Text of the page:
So for each stop we wanted a distribution of waiting times for each bus route that passes through it. Something like this:

Is this good?

The waiting times for this bus stop has a peak near 0 meaning that most of its buses arrive relatively close to each other. Taking this scenario, if someone misses two buses that arrive at the same time how long would they be waiting for the next one? It could be 0 minutes again looking at the graph but it also be 7, 8, 9, 10 etc. Which is it? More importantly how sure are we? According to the graph, not very.
Now if we take these waiting times and see how they compare with the minimums and maximums for the hour they occurred in:

Where the orange line indicates what should happen if the buses had arrived according to the promised intervals between buses. A few peaks, probably a few different periods of the day but it’s certainly less sporadic and makes the blue line look very flat in comparison.

Why does the expected (orange) line start from 8 and end at 23? Because the schedule doesn’t expect waiting times outside of that range. For example the time between two route 14 buses arriving at this stop should never be 6 minutes but there’re quite a substantial amount of those according to the actual (blue) line.

You can look more closely at the waiting times for this stop here. Certainly there should be no buses which are 1 – 6 minutes apart!
What about the entire bus route?

Which looks similar to the distribution for the single stop. This is just a bad route overall. A reliable route would be as close to the expected as possible.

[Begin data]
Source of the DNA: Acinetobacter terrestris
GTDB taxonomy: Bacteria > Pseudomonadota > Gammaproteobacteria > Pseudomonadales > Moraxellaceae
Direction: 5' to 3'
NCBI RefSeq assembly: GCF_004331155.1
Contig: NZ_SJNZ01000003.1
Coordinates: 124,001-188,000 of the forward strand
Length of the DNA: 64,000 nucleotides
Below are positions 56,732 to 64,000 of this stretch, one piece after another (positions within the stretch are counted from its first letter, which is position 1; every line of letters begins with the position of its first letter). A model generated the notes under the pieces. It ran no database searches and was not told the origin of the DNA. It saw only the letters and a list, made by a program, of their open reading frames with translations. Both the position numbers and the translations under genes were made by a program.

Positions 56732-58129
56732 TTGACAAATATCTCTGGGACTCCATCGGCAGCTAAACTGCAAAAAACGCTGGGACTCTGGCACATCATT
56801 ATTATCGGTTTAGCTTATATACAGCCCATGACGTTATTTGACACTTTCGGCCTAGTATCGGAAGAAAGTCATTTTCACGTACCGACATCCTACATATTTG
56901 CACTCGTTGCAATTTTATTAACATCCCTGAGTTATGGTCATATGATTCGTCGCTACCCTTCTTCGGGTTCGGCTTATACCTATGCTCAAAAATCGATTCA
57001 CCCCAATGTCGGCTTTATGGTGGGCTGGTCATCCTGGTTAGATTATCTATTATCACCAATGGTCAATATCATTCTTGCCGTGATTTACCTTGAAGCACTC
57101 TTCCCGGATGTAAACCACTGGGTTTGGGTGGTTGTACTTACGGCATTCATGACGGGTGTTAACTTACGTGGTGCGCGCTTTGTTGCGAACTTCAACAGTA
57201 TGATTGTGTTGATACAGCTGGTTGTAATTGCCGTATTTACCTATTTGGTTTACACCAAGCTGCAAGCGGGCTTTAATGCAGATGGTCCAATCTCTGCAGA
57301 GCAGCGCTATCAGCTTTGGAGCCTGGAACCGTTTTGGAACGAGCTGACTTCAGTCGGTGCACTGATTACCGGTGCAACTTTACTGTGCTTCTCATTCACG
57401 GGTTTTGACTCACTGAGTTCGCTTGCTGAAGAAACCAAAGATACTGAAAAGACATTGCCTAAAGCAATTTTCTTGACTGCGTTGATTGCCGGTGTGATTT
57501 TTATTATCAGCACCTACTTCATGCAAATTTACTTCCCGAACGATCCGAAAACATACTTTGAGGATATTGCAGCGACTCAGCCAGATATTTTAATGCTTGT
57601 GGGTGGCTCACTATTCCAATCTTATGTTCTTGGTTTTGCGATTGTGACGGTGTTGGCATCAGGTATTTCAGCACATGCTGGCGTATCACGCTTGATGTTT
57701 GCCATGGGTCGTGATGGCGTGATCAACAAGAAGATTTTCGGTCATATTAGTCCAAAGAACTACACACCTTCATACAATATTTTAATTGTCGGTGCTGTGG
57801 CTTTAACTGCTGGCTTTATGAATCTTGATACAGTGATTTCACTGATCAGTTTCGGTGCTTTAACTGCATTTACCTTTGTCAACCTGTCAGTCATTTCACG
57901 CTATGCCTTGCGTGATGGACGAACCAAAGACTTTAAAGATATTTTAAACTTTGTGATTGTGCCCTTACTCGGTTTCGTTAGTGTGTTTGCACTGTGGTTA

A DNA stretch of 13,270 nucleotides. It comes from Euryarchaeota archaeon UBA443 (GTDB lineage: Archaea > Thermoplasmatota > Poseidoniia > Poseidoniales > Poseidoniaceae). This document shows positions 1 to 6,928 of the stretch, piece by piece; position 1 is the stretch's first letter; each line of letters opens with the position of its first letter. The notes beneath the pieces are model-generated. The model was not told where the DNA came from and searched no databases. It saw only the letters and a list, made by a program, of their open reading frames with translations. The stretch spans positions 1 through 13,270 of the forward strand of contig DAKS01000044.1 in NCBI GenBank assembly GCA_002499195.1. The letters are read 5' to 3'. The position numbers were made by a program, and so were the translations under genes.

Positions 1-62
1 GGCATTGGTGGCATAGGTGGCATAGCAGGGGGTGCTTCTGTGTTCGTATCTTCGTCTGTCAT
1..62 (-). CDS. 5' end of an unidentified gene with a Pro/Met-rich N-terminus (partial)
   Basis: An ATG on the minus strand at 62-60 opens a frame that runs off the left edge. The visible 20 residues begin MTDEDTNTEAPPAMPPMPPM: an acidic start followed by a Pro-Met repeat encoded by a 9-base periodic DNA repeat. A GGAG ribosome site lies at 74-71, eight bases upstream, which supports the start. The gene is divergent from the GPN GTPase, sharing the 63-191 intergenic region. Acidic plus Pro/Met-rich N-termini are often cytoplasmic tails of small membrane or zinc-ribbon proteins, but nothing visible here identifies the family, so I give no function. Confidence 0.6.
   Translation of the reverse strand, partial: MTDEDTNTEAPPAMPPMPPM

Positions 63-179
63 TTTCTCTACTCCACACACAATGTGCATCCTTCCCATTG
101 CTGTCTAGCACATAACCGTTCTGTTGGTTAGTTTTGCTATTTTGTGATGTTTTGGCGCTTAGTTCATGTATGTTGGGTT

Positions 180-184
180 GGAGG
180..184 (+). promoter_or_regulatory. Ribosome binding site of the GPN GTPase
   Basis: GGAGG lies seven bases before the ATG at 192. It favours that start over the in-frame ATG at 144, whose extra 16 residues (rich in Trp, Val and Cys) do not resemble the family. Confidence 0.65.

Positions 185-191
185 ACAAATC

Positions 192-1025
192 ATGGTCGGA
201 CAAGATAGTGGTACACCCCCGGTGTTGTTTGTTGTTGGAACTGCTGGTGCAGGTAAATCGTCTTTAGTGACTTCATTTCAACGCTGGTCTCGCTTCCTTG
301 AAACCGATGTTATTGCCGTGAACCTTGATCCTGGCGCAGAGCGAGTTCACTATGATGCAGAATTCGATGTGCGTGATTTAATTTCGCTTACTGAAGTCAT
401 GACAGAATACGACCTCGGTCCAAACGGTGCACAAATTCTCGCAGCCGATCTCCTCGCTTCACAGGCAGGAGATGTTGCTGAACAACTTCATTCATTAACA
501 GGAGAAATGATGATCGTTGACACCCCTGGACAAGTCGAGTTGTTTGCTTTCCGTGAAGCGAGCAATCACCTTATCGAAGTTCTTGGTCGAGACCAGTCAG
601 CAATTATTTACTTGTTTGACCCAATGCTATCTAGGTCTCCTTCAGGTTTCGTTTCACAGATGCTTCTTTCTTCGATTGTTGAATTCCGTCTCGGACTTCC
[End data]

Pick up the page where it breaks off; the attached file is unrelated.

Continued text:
On the results page, when assessing the reliability of a particular postcode, instead of grouping the stops by route, we grouped them by the postcodes to get that area’s reliability.

How does performance differ when evaluating performance based on the electronic board data versus the waiting times?

How could we measure performance? Well we could use the predictions provided by the electronic boards. TfL certainly invests in these predictions (how they go about it though, we’re unsure of) but looking at the data for these, buses do arrive quite punctually (with variance) according to these.

However, if we add the waiting times and whether they hit their designated targets to the top 10 stops for zone 1 then we see that they actually perform quite poorly.

We have the on time percentages for all bus arrivals according to the electronic board (did the bus arrive on time when compared to what was shown on the board?) and waiting time spacing (did the bus arrive within the minimum and maximum waiting time for that hour?).

Dorset Square Marylebone Station 97 41
George Street (W1) 97 39
Borough Station 97 45
Montague Street 97 34
Oxford Circus 96 37
British Museum 96 33
Bedford Place 96 44
Beech Street 96 20
York Street 95 37